Matt did answer the question really well !!! thanks!

  8. StuartLittleJr says:

    Dude, cut that hair, you look better without it – just like me 😉

  9. Alex Fon Hoover says:

    @HolidayNova You should use "-" to separate words in the url.

  10. alternatereality85 says:

    @SEOAly Ah righty, I hear you, and agree it would be nice to have precise answers to questions like this. However, I don't imagine the ambiguity from Matt or any other Google search engineers will change at any time in the near future if at all though. I guess they can't give too much away in terms of their algorithm as far as search competitors go, and because they are leaving themselves wide open to black hat abuse, which I imagine might be a key reason for the ambiguity.

  11. alternatereality85 says:

    @alternatereality85 or when I say precise *answers* to questions like this – what I really should say is precise *questions* for Matt to answer hehe. For me personally, I think these short videos from Matt are a really great idea and long may they continue, very helpful and good pointers in the right direction at the very least for many folk in what is a fast evolving, ever changing industry thats hard to keep up with every aspect even if you spend almost every waking hour trying to.

  12. KingDavidTV says:

    @dz1ncha Spot on! Matt Cutts talks about this in another recent video. Use "-" as a separator. Never underscore "_" which Google bot interprets it as nothing and joins your keywords together which may create a different meaning to your page's content. Eg I aim for thsi result: "keyword1 keyword 2" using "-" in urls instead of "keyword1keyword2" as a result of using "_".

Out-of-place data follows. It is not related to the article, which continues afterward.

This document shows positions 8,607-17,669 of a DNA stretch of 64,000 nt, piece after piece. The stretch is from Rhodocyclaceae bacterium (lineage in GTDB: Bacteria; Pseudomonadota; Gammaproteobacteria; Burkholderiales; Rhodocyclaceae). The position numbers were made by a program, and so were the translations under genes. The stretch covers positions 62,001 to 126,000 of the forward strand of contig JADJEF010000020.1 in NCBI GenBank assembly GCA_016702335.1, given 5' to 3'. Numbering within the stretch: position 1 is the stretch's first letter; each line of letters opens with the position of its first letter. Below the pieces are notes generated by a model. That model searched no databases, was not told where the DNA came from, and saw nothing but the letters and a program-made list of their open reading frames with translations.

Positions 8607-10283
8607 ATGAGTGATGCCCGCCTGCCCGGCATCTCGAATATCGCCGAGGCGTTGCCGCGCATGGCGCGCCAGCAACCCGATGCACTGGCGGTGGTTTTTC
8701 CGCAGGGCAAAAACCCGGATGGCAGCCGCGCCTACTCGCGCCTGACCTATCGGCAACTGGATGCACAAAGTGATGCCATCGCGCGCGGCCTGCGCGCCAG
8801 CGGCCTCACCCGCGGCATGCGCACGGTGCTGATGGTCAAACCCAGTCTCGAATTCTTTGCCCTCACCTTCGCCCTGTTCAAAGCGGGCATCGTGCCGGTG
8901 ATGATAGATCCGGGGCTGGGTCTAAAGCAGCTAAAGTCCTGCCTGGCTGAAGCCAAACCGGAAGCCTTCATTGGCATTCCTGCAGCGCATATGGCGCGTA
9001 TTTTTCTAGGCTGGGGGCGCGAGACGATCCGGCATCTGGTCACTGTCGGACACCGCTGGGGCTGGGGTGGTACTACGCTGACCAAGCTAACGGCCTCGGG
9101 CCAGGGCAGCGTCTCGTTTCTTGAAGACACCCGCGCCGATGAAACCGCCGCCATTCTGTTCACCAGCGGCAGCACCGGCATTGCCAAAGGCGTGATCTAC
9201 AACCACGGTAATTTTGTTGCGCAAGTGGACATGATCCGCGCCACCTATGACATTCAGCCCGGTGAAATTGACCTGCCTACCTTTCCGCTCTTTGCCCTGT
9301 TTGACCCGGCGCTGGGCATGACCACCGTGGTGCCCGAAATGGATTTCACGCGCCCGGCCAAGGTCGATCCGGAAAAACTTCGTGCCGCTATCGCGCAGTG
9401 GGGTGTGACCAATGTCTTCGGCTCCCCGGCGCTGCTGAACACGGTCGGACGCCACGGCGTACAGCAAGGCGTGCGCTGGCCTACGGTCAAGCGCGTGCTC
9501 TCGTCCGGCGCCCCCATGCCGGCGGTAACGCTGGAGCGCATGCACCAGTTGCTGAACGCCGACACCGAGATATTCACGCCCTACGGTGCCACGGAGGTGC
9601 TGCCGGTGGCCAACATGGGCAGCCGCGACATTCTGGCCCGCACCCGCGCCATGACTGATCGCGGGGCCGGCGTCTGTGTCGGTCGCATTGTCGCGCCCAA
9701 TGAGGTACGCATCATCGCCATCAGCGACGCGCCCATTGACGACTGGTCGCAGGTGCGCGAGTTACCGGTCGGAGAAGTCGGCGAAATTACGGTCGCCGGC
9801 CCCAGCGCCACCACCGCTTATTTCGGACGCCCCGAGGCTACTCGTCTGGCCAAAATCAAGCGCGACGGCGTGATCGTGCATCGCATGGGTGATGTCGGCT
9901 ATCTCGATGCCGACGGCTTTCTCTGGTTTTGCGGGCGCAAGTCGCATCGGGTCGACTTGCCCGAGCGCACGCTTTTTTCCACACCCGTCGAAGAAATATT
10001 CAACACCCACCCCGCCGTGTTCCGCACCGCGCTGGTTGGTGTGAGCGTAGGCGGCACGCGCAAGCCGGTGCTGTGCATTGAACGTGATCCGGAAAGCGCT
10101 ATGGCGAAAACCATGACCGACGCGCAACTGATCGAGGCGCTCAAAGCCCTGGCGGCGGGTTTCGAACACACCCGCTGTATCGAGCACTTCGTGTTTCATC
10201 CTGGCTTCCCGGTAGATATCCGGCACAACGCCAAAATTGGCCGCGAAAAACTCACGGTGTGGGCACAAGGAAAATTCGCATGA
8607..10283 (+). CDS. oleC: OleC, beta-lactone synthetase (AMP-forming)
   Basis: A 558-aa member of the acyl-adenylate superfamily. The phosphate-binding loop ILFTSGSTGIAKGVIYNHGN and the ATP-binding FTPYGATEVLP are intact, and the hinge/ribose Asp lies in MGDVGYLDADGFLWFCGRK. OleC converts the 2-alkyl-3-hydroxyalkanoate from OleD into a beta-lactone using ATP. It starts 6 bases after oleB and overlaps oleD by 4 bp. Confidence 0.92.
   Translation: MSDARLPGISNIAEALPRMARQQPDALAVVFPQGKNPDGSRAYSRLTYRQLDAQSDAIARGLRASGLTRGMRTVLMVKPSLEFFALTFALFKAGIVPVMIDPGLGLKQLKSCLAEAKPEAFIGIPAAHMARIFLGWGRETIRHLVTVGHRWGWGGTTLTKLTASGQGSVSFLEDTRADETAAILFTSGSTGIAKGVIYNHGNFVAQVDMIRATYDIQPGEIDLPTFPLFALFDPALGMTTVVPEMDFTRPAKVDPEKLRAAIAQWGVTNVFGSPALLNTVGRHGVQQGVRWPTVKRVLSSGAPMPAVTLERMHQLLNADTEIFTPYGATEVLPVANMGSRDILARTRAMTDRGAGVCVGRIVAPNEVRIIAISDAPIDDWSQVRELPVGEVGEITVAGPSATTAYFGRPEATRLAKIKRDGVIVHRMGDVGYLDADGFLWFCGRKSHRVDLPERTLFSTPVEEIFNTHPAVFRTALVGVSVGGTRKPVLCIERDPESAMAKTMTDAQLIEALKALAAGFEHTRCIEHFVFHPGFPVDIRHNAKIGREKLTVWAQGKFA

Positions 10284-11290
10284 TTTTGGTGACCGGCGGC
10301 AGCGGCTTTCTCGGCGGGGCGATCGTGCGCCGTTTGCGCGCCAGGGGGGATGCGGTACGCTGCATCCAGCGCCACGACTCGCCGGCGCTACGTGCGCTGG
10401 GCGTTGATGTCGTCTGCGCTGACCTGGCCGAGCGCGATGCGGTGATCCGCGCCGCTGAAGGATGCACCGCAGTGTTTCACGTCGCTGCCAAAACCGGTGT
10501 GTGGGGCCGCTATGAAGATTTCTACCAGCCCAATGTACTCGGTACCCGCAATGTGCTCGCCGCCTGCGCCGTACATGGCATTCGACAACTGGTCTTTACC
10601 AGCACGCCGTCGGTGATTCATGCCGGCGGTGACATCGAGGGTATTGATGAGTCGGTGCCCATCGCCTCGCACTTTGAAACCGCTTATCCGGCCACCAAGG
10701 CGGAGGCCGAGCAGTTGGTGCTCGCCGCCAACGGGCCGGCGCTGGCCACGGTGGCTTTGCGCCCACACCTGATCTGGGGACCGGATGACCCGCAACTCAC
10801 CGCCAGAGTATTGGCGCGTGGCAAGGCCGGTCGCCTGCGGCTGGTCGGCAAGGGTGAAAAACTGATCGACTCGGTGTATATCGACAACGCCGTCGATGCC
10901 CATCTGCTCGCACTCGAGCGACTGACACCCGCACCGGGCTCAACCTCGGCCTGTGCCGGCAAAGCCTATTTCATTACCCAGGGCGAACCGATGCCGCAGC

13. Keesjan Deelstra says:

    The question is why you have the keyword so deep in your site architecture. In most cases this means the page is also deep in your menu structure and thats why -without external links- the PageRank and ranking can still be lower. So the lowering effect is indirect due to site navigation structures.

  14. YT stuff says:

    If Google webmaster tools are releasing these snippets of information, why doesn't google just relax and release EVERY key feature of their algorithum? At the end of the day I'm sure your making updates and changes on a regular basis so it's not like anyone will steal your No.1 possistion. If you released a full list of updates each year too, this would be great and give us SEO's a real qualification in a sense.

    P.S spammers wouldn't spend much time on it cos it would still take WORK.

  15. Siva Ganesh says:

    MC did not understand well.. he is not about PR.
    Actually if you have major keyword in the URL , it is good. But not too longtail URL.
    Hope it helps.

  16. modmix says:

    Great, thanks for the information.

  17. Ronnie Bincer says:

    @Indurios Because like it or not, how you build your site matters a lot, maybe just as much as the all hailed "content, content, content" expression because if your site is not found (using Google's algos) then your content is not seen by enough for it to matter. (read: Big Billboard in my BackYard).

  18. Frank Stallone says:

    By Google

  19. WatchHub says:

    Thank You Matt ..always straight forward advice

  20. Felipe Uribe says:

    Hello thank you very much for answering this question, I understand the video, seo department today my company tells me as a developer this changed in 2013, say it is a record error.

  21. Jia Yuan Goh says:

    Is this relevant today, 5.5 years later?

  22. santosh kumar sammy says:

    Really so helpful thank you for amazing video